A Feasibility Randomised Controlled Trial of the New Orleans Intervention for Infant Mental Health: A Study Protocol

Rachel Pritchett, Bridie Fitzpatrick, Nicholas Watson, Richard Cotmore, Philip Wilson, Graham Bryce, Julia Donaldson, Kathleen Boyd, Charles Zeanah, John Norrie, Julie Taylor, Julie Larrieu, Martina Messow, Matt Forde, Fiona Turner, Susan Irving, Helen Minnis

Research output: Contribution to journalArticlepeer-review


Child maltreatment is associated with life-long social, physical and mental health problems. Intervening early to provide maltreated children with safe, nurturing care can improve outcomes. The need for prompt decisions about permanent placement (ie. regarding adoption or return home) is internationally recognised. However, a recent Glasgow audit showed that many maltreated children "revolve" between birth families and foster carers. This paper describes the protocol of the first exploratory randomised controlled trial of a mental bealth intervention aimed at improving placement permanency decisions for maltreated children. This trial compares an infant's mental health interventon with the new enhanced service as usual for maltreated children entering care in Glasgow. As both are new services, the trial is being conducted from a position of equipoise. The outcome assessment covers various fields of a child's neurodevelopment to identify problems in any ESSENCE domain. The feasibility, reliability and developmental appropriateness of all outcome measures are examined. Additionally, the potential for linkage with routinely collected data on health and social care and in the future, education is explored. The results will inform a definitve randomised controlled trial that could potentially lead to long lasting benefits for the Scottish population and which may be applicable to other areas of the world. This trial is registered with ClinicalTrials.gov (NC01485510)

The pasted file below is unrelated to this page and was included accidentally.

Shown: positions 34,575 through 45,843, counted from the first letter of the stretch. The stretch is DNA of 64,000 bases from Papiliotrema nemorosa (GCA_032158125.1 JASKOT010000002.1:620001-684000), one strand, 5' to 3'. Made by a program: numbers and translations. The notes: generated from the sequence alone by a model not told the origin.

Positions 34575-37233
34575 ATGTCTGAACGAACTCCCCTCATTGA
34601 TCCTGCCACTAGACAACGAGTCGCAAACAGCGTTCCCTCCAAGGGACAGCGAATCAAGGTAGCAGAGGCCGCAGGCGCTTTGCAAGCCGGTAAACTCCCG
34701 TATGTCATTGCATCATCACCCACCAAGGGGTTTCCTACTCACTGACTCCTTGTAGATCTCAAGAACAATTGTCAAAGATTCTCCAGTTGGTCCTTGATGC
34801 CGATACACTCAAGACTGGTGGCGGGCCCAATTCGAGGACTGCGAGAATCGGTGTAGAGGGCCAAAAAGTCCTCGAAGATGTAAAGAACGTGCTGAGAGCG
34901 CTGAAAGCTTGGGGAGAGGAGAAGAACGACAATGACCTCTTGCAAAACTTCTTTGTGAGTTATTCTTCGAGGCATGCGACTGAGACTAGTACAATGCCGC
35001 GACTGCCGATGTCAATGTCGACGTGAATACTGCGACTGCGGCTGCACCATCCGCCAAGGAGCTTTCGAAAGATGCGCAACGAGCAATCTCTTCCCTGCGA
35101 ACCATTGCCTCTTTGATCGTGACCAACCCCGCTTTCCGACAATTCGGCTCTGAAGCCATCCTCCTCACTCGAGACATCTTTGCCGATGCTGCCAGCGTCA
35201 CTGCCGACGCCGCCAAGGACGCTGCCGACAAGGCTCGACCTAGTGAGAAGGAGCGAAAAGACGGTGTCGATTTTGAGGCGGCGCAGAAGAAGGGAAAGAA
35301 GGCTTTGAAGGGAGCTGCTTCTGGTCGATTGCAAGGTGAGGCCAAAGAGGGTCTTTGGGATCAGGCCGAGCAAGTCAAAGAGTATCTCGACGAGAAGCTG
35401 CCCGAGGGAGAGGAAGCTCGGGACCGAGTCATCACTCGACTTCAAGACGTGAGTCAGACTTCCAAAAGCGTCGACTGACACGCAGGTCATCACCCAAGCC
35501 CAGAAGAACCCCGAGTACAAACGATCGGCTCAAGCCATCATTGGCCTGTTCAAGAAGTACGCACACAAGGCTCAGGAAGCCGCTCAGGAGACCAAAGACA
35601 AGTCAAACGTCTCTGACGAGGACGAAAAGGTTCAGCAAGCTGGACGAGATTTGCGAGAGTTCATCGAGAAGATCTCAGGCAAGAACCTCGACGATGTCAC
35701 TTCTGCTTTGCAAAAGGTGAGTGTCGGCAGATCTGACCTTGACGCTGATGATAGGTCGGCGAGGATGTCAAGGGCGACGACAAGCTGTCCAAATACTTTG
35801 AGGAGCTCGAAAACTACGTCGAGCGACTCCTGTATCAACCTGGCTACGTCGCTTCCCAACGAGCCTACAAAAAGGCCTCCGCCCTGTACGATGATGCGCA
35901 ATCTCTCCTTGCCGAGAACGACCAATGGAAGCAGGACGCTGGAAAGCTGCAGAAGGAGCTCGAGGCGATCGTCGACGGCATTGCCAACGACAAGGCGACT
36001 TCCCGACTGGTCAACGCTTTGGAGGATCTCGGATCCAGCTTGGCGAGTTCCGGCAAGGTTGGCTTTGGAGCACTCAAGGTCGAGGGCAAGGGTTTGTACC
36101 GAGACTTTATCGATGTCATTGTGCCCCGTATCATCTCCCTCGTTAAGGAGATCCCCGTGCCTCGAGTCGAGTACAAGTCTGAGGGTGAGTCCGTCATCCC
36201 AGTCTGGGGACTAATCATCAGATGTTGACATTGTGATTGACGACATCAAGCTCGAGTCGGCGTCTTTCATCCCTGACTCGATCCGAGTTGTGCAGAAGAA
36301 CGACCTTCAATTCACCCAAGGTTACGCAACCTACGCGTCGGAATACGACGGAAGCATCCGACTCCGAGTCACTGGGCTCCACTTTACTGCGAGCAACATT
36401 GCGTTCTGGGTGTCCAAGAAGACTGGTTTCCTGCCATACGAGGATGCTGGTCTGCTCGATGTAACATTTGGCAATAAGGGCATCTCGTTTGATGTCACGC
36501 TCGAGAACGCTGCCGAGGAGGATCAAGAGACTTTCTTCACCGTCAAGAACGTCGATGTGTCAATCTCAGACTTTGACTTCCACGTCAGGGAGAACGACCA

Original languageEnglish
Pages (from-to)1-6
JournalScientific World Journal
Publication statusPublished - 1 Jan 2013


Dive into the research topics of 'A Feasibility Randomised Controlled Trial of the New Orleans Intervention for Infant Mental Health: A Study Protocol'. Together they form a unique fingerprint.

Cite this